Special Representative of the Secretary-General (SRSG) in Cyprus and Head of UNFICYP Elizabeth Spehar held a meeting on Friday with a delegation of the Famagusta Municipality, headed by Mayor, Alexis Galanos, expressing the UN’s commitment to the UNSC resolutions on Famagusta.
According to a press release by the Famagusta Municipality, the delegation gave Spehar a copy of the memorandum submitted to the Cypriot President on the 28 June 2019, and discussed with her about developments regarding Famagusta and particularly reports on the opening of the enclosed city as well as the expected role of the United Nations.
Spehar reiterated the United Nations’ commitment to the resolutions on Famagusta and informed the Municipality`s delegation that her office is closely following developments, although there is no official information on any movements of the Turkish Cypriot side.
The press release says that she stressed that the United Nations goal is the return of Famagusta, which is sealed by the binding resolutions of the UN Security Council, as well as the resumption of the Cyprus talks in order to reach a comprehensive solution to the Cyprus problem.
The announcement adds that it has also been stressed that no deviation from the spirit and legitimacy of UN resolutions will be accepted as there is a great sensitivity on this issue by the United Nations.
The press release also notes that it was said that her office will be in contact with the Municipality of Famagusta in the event that there are any developments on the issue and that the United Nations closely follow the issue.
Other members of the municipality delegation who took part in the meeting were Deputy Mayor and AKEL representative Chrysanthos Zannettos and DISY representative Costakis Hadjikakou.
Cyprus has been divided since 1974, when Turkish troops invaded and occupied 37% of its territory. Repeated rounds of UN-led peace talks have so far failed to yield results. The last round of negotiations, in the summer of 2017 at the Swiss resort of Crans-Montana ended inconclusively.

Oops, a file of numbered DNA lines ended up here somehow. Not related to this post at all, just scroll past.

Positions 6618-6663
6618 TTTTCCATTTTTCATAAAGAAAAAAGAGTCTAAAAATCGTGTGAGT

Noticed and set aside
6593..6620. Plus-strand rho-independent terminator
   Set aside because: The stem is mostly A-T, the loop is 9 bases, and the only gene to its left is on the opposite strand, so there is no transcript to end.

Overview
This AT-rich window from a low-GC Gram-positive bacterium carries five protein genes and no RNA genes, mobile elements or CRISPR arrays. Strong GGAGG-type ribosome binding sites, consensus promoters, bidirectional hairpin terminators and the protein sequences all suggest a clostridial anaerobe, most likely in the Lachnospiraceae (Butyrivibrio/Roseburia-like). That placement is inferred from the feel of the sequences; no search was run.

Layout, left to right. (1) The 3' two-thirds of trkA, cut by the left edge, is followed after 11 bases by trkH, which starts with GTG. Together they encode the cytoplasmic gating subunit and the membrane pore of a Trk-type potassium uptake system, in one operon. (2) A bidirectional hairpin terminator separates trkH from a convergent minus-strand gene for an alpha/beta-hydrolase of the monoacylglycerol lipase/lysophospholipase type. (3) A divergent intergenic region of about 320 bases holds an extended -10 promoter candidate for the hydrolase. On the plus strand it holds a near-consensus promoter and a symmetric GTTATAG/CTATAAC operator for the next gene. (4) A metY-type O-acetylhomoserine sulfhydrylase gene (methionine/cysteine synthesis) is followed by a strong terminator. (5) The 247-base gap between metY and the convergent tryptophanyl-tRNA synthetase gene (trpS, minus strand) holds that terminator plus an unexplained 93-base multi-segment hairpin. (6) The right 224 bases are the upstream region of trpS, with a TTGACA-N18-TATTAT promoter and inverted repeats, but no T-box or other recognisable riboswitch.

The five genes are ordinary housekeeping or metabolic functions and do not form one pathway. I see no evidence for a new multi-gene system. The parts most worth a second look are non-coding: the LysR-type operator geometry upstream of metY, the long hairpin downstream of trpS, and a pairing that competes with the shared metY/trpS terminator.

Varosha , the fenced – off part of the once thriving holiday resort of Famagusta, on the eastern coast of Cyprus, has been sealed since the 1974 Turkish invasion and according to the UN, the Turkish military is responsible for it. Repeated attempts to hand the area to UN administration and its Greek Cypriot legal inhabitants have so far failed due to the stance of the Turkish army.
UNSC resolution 550 (1984) ‘considers attempts to settle any part of Varosha by people other than its inhabitants as inadmissible and calls for the transfer of this area to the administration of the United Nations’.
Efforts over the years for the legitimate citizens of Famagusta to return to the city have met with the refusal of the Turkish side, despite numerous decisions and resolutions by the UN, EU and other international institutions.
Cyprus President Nicos Anastasiades sent on June 26 a letter to the UN Secretary General Antonio Guterres, in which he explains that the plans announced recently in the Turkish occupied areas of Cyprus, concerning Varosha, constitute part of Turkey’s plan B, after the deadlock at the Conference on Cyprus in Crans-Montana.
On June 28 the President received a delegation from the Turkish-occupied Famagusta Municipality, which handed over a memorandum, expressing concern about the possible opening of the city for Turkish settlement and the country’s permanent division. At the same time, people gathered outside the Presidential Palace, protesting against plans pertaining to Famagusta, announced recently by Turkish Cypriot politicians, while asking the government to prioritize the return of the city to its owners.
The memorandum also calls on the UN Secretary-General to work for the implementation of the relevant resolutions and asks the government to protest to the EU and all international fora the effort to extent Turkey’s invasion on the island.
(Cyprus News Agency)